Sharing the news of an unplanned pregnancy is never easy. It becomes even more complicated when the father of the baby is your ex partner. The more time that has passed since the split, the more difficult it becomes to break the news.
If your ex is in a new relationship or the split was not at all amicable, you may feel even more unsure about telling him. You may even be contemplating not telling him at all. This would most likely be a mistake. As the father of the baby, he has the right to know. Your baby has the right to be supported by the father as well.
The conversation won’t be easy, but the sooner it is done, the better for all involved. Before you speak to your ex, you may want to spend some time thinking about your expectations for the role your ex will play in your baby’s life and your plans. Are you keeping the baby? Are you considering adoption? He will probably ask these questions, so it’s a good idea for you to have some answers ready.
Don’t be shocked if he questions paternity. This is unfortunately very common. Assure him that he is, in fact, the father of the baby. If there is a question about paternity, be honest about this as well. He may ask for testing to establish paternity in either case.
There are ways to establish paternity before the baby is born. This can be done with either amniocentesis or chorionic villus sampling. These tests carry a risk to the baby, namely the risk of miscarriage. For this reason, it isn’t advisable to use them solely for the purpose of establishing paternity. If your health care provider suggests amnio for another reason, you can also have paternity testing done at the same time.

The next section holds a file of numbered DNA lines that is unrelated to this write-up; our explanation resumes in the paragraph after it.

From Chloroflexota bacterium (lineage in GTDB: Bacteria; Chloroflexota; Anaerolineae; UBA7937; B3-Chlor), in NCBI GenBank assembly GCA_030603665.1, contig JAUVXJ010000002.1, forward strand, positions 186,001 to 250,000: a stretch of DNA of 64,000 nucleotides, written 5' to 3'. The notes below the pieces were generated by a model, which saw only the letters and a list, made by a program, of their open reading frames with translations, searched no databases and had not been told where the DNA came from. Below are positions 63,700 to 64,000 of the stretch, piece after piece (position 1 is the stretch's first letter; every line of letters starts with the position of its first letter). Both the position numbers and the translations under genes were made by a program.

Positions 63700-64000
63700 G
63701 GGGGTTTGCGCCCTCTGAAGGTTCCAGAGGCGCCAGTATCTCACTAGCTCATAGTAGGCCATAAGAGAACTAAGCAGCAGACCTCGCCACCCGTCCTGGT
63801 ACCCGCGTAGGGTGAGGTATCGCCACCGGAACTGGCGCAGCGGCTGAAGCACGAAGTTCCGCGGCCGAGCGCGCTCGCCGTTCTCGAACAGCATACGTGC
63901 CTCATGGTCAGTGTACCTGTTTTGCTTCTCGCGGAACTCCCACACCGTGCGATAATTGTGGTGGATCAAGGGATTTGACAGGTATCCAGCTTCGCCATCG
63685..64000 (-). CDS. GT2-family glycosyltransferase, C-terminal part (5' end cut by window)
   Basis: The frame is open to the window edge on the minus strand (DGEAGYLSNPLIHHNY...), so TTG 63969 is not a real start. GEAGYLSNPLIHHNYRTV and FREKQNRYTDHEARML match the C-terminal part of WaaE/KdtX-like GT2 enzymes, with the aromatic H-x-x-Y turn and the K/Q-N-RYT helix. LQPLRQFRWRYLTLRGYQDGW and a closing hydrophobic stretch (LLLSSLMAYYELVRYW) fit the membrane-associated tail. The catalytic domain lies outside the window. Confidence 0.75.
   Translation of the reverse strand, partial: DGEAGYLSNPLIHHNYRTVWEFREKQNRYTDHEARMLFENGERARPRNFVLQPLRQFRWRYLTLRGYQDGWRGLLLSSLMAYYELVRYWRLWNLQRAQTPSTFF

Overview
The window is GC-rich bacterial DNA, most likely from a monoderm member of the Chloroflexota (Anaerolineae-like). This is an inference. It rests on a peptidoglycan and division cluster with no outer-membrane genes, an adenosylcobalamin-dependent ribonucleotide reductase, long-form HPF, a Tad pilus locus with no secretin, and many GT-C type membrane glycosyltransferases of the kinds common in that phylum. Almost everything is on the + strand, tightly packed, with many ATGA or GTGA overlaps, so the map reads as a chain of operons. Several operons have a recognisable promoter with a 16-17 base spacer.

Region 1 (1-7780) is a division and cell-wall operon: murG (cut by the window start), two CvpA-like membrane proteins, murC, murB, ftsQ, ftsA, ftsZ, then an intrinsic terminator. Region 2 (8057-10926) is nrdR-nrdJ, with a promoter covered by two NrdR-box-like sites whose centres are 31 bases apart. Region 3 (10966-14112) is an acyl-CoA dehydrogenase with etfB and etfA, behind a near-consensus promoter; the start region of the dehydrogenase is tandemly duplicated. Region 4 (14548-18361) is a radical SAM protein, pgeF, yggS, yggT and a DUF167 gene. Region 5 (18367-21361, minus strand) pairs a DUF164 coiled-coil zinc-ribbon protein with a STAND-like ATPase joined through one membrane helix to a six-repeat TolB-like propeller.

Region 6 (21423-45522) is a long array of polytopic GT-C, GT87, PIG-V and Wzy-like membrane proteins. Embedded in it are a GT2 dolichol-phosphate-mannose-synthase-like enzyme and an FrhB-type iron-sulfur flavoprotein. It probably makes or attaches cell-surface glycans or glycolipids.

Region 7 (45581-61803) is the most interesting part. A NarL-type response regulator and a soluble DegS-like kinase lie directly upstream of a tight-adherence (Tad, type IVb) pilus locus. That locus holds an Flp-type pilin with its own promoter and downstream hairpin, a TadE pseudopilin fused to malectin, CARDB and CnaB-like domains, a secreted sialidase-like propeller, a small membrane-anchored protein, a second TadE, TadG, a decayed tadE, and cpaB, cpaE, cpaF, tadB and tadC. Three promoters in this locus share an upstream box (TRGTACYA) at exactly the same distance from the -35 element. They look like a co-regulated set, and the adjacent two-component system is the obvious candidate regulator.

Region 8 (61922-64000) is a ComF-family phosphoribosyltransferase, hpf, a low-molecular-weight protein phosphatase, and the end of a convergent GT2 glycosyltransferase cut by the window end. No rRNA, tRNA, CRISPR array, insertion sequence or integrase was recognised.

If you don’t need an amnio or CVS for any other reason, there is no reason to do it just to establish paternity. This is easily done after the baby is born, without the associated risk factors. At that time, you can file for child support and come up with a mutually agreeable schedule for visitation.
Don’t be afraid to request that child support be set by the court. They will use a schedule that is based on your ex partner’s income. You are not a horrible person for requesting that he support his child, so do not let anyone make you feel guilty. Your baby deserves the support of both his parents. You deserve help in raising the baby that both of you created.